, Interview, Stablecoins, Technology

How Stably Will Provide Crypto Stability in an Unstable Market [INTERVIEW]

How Stably Will Provide Crypto Stability in an Unstable Market [INTERVIEW]

Based in Vancouver, Canada, Stably is a venture-capital backed startup that is on a mission to bring stability to the volatile cryptocurrency market. Backing every coin with a one-to-one parity to the US dollar, StableUSD aims to be the solution to cryptocurrency mass adoption as a secure, consistent medium of payment.

The Team Behind Stably

Stably Co-founders Korey Hoang and David Zhang met at an algorithmic traders meetup in Seattle a few years ago when cryptocurrency just started to take hold.

Stably Co-founders, Kory Hoang (CEO) and David Zhang (CTO)

Early on, the two discovered stablecoins as a sub-class of cryptocurrency with massive market applications and decided to pursue a project, known today as Stably.

CTO and Co-founder of Stably, David Zhang described his thoughts when the opportunity presented:

“When blockchain came along it was like the perfect intersection for my software background and my game theory and economics background. It just seemed like a perfect once-in-a-decade type of opportunity.”

Stably: Security, Transparency, Stability

By creating a centralized and transparent reserve of US dollars, Stably plans to back every “StableUSD” token with a full unit of real currency.

In order to maintain transparency, Stably will release quarterly audit reports to assure clients that the stablecoin is in fact backed by a true reserve. This will create organic stability and ensure efficient price pegging of the stablecoin to USD.

StableUSD
StableUSD is a reserve-backed stablecoin that is designed to work across multiple blockchain protocols which will initially include Ethereum and Stellar.

Currently, there are two primary types of stablecoin: decentralized and centralized.

The main decentralized stablecoin models either rely on cryptocurrency as a reserve or use supply-based financial engineering to maintain a certain value.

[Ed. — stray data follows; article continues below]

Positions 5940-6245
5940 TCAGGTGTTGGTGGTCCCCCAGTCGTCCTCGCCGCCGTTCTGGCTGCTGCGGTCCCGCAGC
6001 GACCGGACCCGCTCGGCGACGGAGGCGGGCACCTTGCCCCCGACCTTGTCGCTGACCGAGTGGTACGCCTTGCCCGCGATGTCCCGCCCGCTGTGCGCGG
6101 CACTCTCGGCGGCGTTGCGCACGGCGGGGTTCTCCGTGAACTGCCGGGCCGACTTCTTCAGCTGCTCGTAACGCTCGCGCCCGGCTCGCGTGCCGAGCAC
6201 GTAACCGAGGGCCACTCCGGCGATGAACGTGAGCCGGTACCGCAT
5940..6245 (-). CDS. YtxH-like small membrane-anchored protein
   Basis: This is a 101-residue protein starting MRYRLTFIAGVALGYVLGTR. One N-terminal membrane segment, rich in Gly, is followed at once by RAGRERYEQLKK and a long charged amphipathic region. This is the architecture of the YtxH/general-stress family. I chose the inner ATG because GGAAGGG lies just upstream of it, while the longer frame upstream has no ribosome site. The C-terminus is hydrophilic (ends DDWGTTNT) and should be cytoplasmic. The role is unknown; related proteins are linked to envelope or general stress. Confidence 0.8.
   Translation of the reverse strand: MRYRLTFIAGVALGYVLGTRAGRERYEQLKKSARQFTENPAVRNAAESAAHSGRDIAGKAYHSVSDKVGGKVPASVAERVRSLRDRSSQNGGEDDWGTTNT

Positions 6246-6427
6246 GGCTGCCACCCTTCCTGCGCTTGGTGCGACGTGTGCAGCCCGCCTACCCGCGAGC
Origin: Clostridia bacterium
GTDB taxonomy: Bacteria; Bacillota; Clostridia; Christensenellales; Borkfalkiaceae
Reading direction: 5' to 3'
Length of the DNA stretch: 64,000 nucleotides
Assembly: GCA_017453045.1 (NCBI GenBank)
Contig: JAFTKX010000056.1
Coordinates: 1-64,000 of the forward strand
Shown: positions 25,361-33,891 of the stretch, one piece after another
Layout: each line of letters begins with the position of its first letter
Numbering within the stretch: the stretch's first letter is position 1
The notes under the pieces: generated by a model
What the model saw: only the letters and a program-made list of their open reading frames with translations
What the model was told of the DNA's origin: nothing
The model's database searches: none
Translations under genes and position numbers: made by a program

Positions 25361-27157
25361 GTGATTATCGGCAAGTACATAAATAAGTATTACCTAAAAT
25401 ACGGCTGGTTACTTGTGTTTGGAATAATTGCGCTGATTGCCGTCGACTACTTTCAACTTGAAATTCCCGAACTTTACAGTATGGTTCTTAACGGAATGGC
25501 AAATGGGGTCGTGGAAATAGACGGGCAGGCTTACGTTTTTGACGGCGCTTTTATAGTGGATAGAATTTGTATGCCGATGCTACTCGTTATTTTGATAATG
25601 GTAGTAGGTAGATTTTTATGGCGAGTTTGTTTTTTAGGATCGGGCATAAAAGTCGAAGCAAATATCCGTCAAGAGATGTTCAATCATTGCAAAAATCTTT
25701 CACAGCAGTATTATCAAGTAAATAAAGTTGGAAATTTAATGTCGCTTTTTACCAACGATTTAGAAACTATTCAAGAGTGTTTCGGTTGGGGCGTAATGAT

In this case, the benefits of decentralization are countered by the model’s fragility, as the core infrastructure does not contain what CEO, Kory Hoang describes as “organic stability.”

Hoang describes his reasoning behind using a centralized over decentralized stablecoin model:

“Centralized stablecoin has what’s called organic stability. Organic stability means you have something in the reserve to back it… For example, this US dollar coin is backed by one real US dollar. Some coins out there aren’t backed by anything at all. If you back your stablecoin with crypto, it’s too volatile so you have to compensate by backing it with more collateral than necessary… There’s a lot of moving parts and fragility with this model. I think in the long-run as crypto markets mature, have more market cap, and the volatility dies down a little bit, this stablecoin model will make more sense and be more viable. But at the current moment, I just don’t see how major payment providers would integrate with that.”

Centralized stablecoins rely on a reserve of real currency for backing and their stability is also maintained through a deep network of market makers and liquidity providers who arbitrage them in high volumes to peg the stablecoin as close as possible to $1.

Hoang added to his statement and explained how StableUSD will eventually reach a minimal cost to the user:

“From a market standpoint, the value of our token is pegged to a dollar because market makers, arbitragers, and liquidity providers are always trying to keep it at a dollar because they stand to make a profit by doing that. Over time as we grow, more people will start doing that and the product of our token will lead to a spread decrease. So if you want to buy our token off an exchange, you can get it closer to a dollar for something like $0.999 instead of $0.98 or $0.97… The bigger it gets, the more popular it gets, the cheaper it will be for the client.”